Among these is the thumb-sized Jarvik-2000, which fits within the failing left ventricle and pumps blood to the aorta. The impeller revolves at up to eighteen thousand rpm, moving blood so rapidly that the red cells remain undamaged. The controller and batteries are the size of a portable telephone and fit easily onto a normal belt.

Other ingenious blood pumps are under development, including some with magnetically suspended rotors. These fully implantable, miniature artificial hearts will greatly increase our ability to treat heart failure, although we do not know their reliability and complication rate.

A recent revelation has been the effect of chronic rest on the failing left ventricle. For years, we have known that prolonged bed-rest, which reduces heart function, results in improvement. However, the benefits are limited by the negative effects of inactivity on the limb muscles, blood vessel tone, and nervous system.

Ideally, patients would be able to exercise their bodies while their hearts rested. This is now possible with long-term implantable blood pumps. When we compare the heart muscle at the time of blood pump insertion to the muscle during transplantation, there is often a shift in heart muscle cells towards normal, both in shape and function. This discovery that recovering hearts were being removed at transplantation, coupled with the shortage in donors, led to the use of blood pumps to induce heart recovery.

Although the benefits of this therapy are obvious, there are certain requirements that must be met before this strategy has a chance for success. The first is a user-friendly blood pump for patients of all sizes. This must be simple to implant and remove, without the risk of infection, and easy to control. Second, it must be implanted before the heart degenerates to a point at which the heart failure cannot be reversed.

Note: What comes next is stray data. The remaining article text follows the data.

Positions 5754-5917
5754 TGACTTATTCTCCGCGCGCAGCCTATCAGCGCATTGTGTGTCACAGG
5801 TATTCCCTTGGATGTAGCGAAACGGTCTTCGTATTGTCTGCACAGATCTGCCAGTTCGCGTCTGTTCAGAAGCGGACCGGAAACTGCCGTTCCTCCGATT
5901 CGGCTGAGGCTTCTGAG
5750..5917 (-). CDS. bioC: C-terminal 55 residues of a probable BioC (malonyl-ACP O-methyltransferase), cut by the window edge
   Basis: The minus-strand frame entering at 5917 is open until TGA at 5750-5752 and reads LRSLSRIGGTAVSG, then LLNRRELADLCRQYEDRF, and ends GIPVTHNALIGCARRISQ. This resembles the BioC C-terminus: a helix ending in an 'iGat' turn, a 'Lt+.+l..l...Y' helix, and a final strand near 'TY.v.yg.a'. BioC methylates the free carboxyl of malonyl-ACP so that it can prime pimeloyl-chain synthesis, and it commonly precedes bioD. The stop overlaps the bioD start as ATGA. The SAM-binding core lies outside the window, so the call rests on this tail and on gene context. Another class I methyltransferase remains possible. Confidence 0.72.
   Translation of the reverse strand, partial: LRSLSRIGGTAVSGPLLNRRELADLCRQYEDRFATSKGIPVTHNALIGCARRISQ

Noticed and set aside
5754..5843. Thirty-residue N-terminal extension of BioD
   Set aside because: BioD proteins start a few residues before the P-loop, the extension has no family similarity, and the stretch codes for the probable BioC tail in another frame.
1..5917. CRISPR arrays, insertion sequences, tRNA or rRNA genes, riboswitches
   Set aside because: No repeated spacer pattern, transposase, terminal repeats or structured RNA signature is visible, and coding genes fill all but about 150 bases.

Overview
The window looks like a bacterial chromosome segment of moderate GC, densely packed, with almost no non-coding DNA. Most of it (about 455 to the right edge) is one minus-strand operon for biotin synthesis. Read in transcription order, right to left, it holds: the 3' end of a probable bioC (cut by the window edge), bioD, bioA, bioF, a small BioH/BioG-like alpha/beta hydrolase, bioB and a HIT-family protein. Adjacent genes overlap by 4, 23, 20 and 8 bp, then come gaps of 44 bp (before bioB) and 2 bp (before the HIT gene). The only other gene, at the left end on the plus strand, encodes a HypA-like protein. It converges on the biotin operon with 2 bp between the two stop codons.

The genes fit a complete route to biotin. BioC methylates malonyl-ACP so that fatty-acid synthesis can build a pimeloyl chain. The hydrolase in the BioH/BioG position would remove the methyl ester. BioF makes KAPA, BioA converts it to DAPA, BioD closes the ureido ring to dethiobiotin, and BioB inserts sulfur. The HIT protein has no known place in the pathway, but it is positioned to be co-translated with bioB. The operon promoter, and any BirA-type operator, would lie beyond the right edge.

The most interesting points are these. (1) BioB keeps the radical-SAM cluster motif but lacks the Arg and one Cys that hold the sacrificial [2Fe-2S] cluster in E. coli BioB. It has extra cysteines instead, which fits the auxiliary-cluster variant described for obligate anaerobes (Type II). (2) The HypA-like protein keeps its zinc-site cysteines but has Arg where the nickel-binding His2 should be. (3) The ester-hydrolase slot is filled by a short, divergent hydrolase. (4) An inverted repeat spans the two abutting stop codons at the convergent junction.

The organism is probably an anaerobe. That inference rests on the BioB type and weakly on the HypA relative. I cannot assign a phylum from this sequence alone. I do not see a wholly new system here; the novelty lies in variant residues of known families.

In our limited experience with this approach, certain factors are apparent that separate those with sustainable heart recovery from others who will slip back into heart failure. Patients with long-lasting recovery tend to be younger, have a shorter history of heart failure, show a more rapid improvement in heart performance, and require a shorter period of blood pump support.

The type of heart disease is also important to recovery. Coronary artery disease patients with large areas of dead muscle will not recover. However, young patients with viral infections involving the heart can often be supported with a blood pump until the inflammatory process completely resolves. Even those who require external cardiac massage and a heart-lung machine during blood pump insertion can be restored to nearly normal cardiac function.

A Look at the Future

The scope of mechanical heart failure therapy is developing rapidly as new blood pumps emerge from the bioengineering laboratories. These will eventually be used as often for heart failure as the pacemaker is for rhythm problems. The major issues are not ethical but economic. In the further future, new drugs, gene therapy, and tissue engineering with the patient's own heart muscle cells will be used to promote recovery of the patient's heart in conjunction with periods of mechanical circulatory support.